“ Brand: Synergy / Type: Small fryer / Filtration system: None / View Window: None / Power: 600W „
When i was a child i was treated every other week to homemade chips. I decided to go out and buy my own chip maker just so i could relive the taste of homemade fried potatoes. I chose this small chip maker as it doesn't take up much kitchen top space, nor does it hurt the eye to look at. The casing feels a little bit flimsy and the wire pan is really small. It says it's a 1.8l pan but i can only ever safely put in about 1.6l before it is at risk of bubbling over the top once the potatoes added. It cooks well if you don't add too much at once, don't overfill the oil and don't leave it in for too long otherwise the food tastes under/over done. As with all friers there comes a small amount of danger but if care is taken then most injuries should be avoided.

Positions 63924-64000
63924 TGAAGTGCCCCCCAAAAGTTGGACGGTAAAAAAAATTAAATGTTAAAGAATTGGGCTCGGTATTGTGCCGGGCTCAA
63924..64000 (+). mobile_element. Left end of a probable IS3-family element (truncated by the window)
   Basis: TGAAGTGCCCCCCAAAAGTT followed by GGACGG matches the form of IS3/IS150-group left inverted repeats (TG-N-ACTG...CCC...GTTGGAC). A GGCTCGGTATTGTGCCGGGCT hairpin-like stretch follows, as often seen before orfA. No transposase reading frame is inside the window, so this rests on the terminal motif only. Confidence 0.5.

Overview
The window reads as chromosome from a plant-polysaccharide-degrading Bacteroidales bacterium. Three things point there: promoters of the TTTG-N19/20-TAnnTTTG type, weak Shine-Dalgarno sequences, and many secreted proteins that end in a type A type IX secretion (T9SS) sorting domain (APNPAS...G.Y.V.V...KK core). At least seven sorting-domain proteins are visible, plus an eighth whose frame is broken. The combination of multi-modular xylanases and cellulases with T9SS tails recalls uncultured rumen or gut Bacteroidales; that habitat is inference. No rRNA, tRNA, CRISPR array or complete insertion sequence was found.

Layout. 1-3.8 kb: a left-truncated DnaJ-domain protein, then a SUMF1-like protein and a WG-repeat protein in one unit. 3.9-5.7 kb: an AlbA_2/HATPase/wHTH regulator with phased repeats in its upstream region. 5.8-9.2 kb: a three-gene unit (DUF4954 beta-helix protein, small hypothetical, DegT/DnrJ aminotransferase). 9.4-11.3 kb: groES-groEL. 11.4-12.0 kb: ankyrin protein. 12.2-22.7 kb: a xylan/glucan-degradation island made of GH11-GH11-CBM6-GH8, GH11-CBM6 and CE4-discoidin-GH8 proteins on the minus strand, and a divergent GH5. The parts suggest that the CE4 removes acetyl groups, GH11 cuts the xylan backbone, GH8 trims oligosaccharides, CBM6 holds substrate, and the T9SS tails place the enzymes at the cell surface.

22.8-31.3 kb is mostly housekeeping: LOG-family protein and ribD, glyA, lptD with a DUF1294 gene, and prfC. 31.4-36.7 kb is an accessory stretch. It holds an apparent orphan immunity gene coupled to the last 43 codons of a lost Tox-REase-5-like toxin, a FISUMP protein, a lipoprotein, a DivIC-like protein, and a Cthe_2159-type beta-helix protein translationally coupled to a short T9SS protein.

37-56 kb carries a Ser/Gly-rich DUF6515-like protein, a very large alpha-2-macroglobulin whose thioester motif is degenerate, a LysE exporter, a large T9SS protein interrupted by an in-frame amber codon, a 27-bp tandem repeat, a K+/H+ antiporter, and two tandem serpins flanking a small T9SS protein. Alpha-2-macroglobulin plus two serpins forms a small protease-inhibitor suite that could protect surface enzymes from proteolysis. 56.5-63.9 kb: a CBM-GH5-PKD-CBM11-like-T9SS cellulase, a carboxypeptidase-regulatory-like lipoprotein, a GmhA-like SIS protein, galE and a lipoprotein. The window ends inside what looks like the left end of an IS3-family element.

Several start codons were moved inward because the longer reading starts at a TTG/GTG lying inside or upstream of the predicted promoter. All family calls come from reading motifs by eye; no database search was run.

Want to know a grim story? Course you do. I have a friend who, when he was a child, used to get a weekly 'treat' of the used cooking oil from the chip pan spread on white bread. He recounts that the best days were when there bits of frazzled chip or charred fish finger suspended in the mix. That he didn't suffer major cardiac arrest by the time he was twelve is testament to the health-giving properties of all that lovely pure Yorkshire air that you get in, um, Wakefield. In a way it's understandable. It was the eighties and deep-frying was the fashion. We had one which was absolutely massive - it could comfortably have accommodated a horse's head - and was encrusted around the outside with old oil (and, if I'm being totally truthful, bits of dog hair and fluff that had become mired in the grease like insects in amber). The vast majority of meals contained at least one deep-fried element; oven chips hadn't been invented yet and no-one cared about saturated fat. And besides, a big plateful of just-fried chips tasted great. By the mid-nineties, though, everyone knew about the negative health factors of deep-fried food. McCain had cornered the oven chips market and learned how to make them taste almost as good as their fattier counterparts. So I never really saw the need to have a chip pan once I was living independently. They're cumbersome, tend to occupy a lot of space on the worktop, smell awful and are a bugger to clean. However, one evening I'd been out with friends and had some really good, freshly-made calamari which made me think how nice it would be to make my own at home. The next day I was in Poundstrecher and saw this nifty little model for less than a tenner and before I'd really thought about it, it was in my basket. ~*~Appearance~*~ This is a really dinky little appliance; it's roughly square shaped and occupies less counter space than my two-slice toaster. It's plain white plastic and therefore will blend in inoffensively in most kitchens. The wire basket is absolutely tiny, with the distinct appearance of a child's toy. Mind you, this is handy for those days when you want to pretend to be a giant. The lid feels quite cheap and flimsy but it does have a small filter to prevent cooking smells and it hasn't come apart in my hands yet. I imagine it wouldn't withstand too many knocks or being stored in such a way that a heavy article was placed on top of it. The handle for the basket clips in a little awkwardly - it needs to be squeezed and manoeuvred into a metal fitting and once there it never seems terribly secure. ~*~Ease of use~*~ Whilst it claims to be a 1.8l fryer, I think it actually holds about 1.5 litres of cooking oil and the minimum and maximum amounts are clearly marked on the inside. This is definitely a fryer for one or two people at most - the basket is so tiny that the average piece of fish will have to be cut in two in order to make it fit. If doing chips I usually batch fry them in two goes as, whilst a full portion will just about fit in the basket, the quantity of oil held by this fryer is so little that a large amount of frozen or cold food will lower the temperature of the oil significantly, resulting in greasy and anaemic-looking grub. For some things, particularly those where you've made the batter yourself, it's often better to place them directly in the oil: fresh batter seems to expand around the mesh of the basket making it very difficult to get the pieces out. The basket itself is quite fiddly and it can be tricky to get it correctly positioned in the little bracket that holds it above the surface of the oil. With the fryer being so small, most of the time it makes better sense just to dispense with the basket and use a slotted spoon to retrieve the food. Like most fried food, it's a good idea to have some kitchen paper handy to drain off the excess oil. The flex length on this is average - not so short that it needs to be within 2 inches of a socket, but not so long that you'll end up with trailing cables that could present a safety issue. Mine is positioned next to the hob so that I can use it underneath the extractor fan. This arrangement seems to work well and I don't end up with the smell of hot oil permeating the whole house. There is a temperature dial on the front but there doesn't seem to be a huge amount of variation between the settings. I generally set it to the highest one and keep an eye on it; turning it down slightly if the food browns too quickly. I've cooked chips, battered fish, tempura prawns, falafels and calamari in it and they've all come out thoroughly cooked and really crispy. Mind you, the trick is definitely to remember to cook things in very small batches. Put too much in there and the oil is at risk of bubbling over, the food takes ages to cook and tastes greasy. ~*~Cleaning~*~ This is an area where this fryer falls down. There is not, as far as I can see, a way to remove the part that holds the oil so that it can be drained and scrubbed. Consequently, when you want to clean it you have to tip it upside down to drain the oil and then bring the whole thing over to the sink. This means there's a risk of the electrical components and the plug getting wet so I'm always careful to make sure it has a couple of days to completely dry out befor I plug it in and use it again. ~*~Safety~*~ Whilst it's not outright dangerous, I think most parents would be wary having this in the house with young children: its small size means it would be quite easy for a little'un to pick it up or knock it over. Additionally, there is no warning beep or safety cut out feature if it overheats or has been left on too long. That said, the quantity of oil it contains is so small that in the unlikely event that it caught fire, it would be fairly easy to deal with. Mine hasn't caused any problems at all, although I am very cautious about using it when the cats are around as one of them is a bit thick and the other has a disregard for personal safety not often seen since Evil Knievel first thought that a motorbike and a whole pile of buses made the ideal entertainment spectacle.